To avoid the situation of a blinded-sided guardian, I counsel my clients on how to seek their preferred guardian’s informed consent. If you don’t get your nominated guardian’s permission, you put your child’s welfare at risk. In Manchester, Lee ultimately refuses to serve as Patrick’s guardian. Lee is unable to forgive himself for his role in accidentally starting the house fire that killed his three children, and he rejects moving back to Manchester under any circumstances.
Lesson #3: Do everything you can to avoid letting the courts, or chance, decide what happens to your children. In Manchester, two circumstances—Joe’s failure before he died to get Lee’s permission to serve as Patrick’s guardian and Lee’s refusal to serve as guardian—invited a potential court battle into the mix. It created a situation where a new guardian needed to be found. The film identifies three potential alternative guardians for Patrick, none ideal: his uncle in Minnetonka, hours away from Patrick’s life in Manchester; his mother, an alcoholic who abandoned him and his father years earlier; and George, Joe’s closest friend in Manchester who has five children of his own. In the end—and luckily, without a court battle—George agrees to look after Patrick until he turns 18 and can manage his own affairs.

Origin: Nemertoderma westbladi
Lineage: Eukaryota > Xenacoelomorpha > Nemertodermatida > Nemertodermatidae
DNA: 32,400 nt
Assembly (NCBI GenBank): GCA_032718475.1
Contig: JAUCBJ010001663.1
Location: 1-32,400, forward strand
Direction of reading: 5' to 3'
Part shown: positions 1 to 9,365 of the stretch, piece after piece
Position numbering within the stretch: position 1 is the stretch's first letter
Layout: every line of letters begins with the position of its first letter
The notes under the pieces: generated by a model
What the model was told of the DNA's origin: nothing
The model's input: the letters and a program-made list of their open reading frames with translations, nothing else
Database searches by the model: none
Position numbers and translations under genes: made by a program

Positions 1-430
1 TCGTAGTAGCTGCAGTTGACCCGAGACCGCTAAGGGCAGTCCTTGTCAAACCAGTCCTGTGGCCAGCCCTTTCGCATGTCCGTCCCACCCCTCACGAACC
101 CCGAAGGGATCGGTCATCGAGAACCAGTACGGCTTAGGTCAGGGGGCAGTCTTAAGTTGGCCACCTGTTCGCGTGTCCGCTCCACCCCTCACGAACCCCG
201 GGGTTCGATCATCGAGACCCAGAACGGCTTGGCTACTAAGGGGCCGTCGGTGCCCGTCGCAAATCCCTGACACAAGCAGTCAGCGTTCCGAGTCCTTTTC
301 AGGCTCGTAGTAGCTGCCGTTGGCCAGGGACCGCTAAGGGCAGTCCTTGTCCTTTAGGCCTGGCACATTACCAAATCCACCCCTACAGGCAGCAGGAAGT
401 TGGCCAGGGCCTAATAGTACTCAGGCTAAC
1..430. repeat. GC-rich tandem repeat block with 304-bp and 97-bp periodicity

In my practice, I strive to help my clients keep the courts out of their affairs. Recently, I helped a couple with their estate plan who had watched from the sidelines as a bitter year-long court battle ensured to determine who would serve as the guardian of a child left behind after the child’s parents were killed unexpectedly in a head-on collision. A key benefit of proper estate planning is that it minimizes potential family conflict; by transparently expressing your wishes in your estate plan, you help ensure that your immediate family and relatives do not end up fighting in court.
Lesson #4: A properly structured estate plan can care for the financial needs of your child in the event of your death, which can ease the financial burden on your nominated guardian. In Manchester, Joe’s Will includes detailed information about his financial assets and how they are to be allocated for Patrick’s immediate and long-term future. When he turns 18, Patrick will inherit the house and boat, both of which are owned outright. Money has been set aside to cover Patrick’s food and clothing expenses. In addition, Joe’s Will included $5,000 to pay for Lee to move from Boston back to Manchester.